According to Gov. Kay Ivey and state Medicaid officials, Alabama is hoping to become the newest state to institute a work requirement for some Medicaid recipients.
As part of her General Fund Budget proposal, Ivey instructed Alabama’s Medicaid Commissioner Stephanie Azar to develop a policy for implementing a work requirement for Medicaid receivers. All work requirements would only be applicable to “able-bodied” adults, with exemptions being made for the elderly, people with disabilities, and children. Ivey’s current plan would also require copay increases for Medicaid recipients.
Her goal is to “increase efficiency and decrease costs related to Medicaid, all in an effort to be good stewards of taxpayer dollars…I look forward to future implementation of those policies.”
This proposal comes after President Donald Trump‘s Administration sent a letter to all state Medicaid directors notifying them that they would allow states to impose work requirements on non-disabled working age Medicaid recipients. However, a work requirement is not the only option suggested by the Trump Administration. Recipients may also volunteer, attend a school or enter a work training program.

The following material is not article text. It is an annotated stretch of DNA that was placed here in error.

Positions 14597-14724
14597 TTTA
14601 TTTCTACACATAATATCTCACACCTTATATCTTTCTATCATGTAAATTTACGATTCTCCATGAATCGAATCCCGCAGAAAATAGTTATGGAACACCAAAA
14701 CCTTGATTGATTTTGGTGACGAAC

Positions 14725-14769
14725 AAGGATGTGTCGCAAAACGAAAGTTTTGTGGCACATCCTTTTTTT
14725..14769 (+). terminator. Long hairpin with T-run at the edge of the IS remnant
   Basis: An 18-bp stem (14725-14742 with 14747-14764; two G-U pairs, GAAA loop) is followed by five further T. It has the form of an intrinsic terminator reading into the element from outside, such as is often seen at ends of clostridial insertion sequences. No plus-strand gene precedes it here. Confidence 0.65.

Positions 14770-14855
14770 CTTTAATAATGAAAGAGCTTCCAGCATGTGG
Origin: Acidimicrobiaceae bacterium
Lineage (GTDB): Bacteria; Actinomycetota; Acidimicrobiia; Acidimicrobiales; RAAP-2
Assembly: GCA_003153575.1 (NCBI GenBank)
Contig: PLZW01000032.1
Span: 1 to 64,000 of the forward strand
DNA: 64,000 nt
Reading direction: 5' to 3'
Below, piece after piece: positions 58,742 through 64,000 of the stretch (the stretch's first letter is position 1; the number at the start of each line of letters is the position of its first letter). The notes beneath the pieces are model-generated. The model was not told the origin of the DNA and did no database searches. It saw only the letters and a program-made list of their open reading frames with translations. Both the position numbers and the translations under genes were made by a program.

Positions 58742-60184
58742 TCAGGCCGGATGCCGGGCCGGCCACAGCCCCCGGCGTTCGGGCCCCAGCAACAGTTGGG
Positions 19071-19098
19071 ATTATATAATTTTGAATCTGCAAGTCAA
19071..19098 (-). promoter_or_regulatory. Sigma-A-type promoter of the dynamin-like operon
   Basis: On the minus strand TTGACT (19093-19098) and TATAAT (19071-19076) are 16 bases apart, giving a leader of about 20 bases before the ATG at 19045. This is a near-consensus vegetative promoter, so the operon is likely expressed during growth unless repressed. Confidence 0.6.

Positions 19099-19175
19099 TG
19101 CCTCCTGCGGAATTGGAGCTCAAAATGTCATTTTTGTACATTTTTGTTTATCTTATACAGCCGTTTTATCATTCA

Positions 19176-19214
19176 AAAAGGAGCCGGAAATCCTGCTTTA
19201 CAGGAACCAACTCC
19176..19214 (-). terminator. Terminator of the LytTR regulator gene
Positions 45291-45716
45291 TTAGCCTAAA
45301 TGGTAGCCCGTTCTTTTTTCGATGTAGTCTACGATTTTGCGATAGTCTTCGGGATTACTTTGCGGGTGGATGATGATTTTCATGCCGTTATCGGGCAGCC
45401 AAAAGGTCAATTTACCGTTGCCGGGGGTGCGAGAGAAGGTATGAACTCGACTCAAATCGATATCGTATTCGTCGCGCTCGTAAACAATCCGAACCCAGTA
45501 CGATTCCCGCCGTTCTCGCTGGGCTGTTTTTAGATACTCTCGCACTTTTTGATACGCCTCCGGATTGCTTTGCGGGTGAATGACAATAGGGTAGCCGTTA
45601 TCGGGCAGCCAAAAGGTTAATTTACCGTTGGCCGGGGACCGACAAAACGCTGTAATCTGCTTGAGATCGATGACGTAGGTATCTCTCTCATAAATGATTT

Earlier in January, Bryant-Republican State Rep. Tommy Hanes pre-filed HB6, which would also require able-bodied adults who are recipients of the Supplemental Nutrition Assistance Program (SNAP) , formerly known as food stamps, to participate in a work requirement with similar guidelines to the proposed medicaid work requirements.
According to the Lagniappe; “Alabama’s Medicaid costs took up one-third of the current General Fund budget, and the program is routinely the most expensive item lawmakers have to fund…despite that, a recent report from the Medicaid and CHIP Payment and Access Commission found Alabama already runs the leanest program of any state based on the average medical benefit received by its enrollees.”
Alabama has approximately 1.043 million Medicaid recipients, with over half of recipients being children, and only 18 percent being non-disabled adults.
Several other Republican majority states are seeking similar Medicaid work waivers, with Kentucky being the first state to move forward with the work requirements.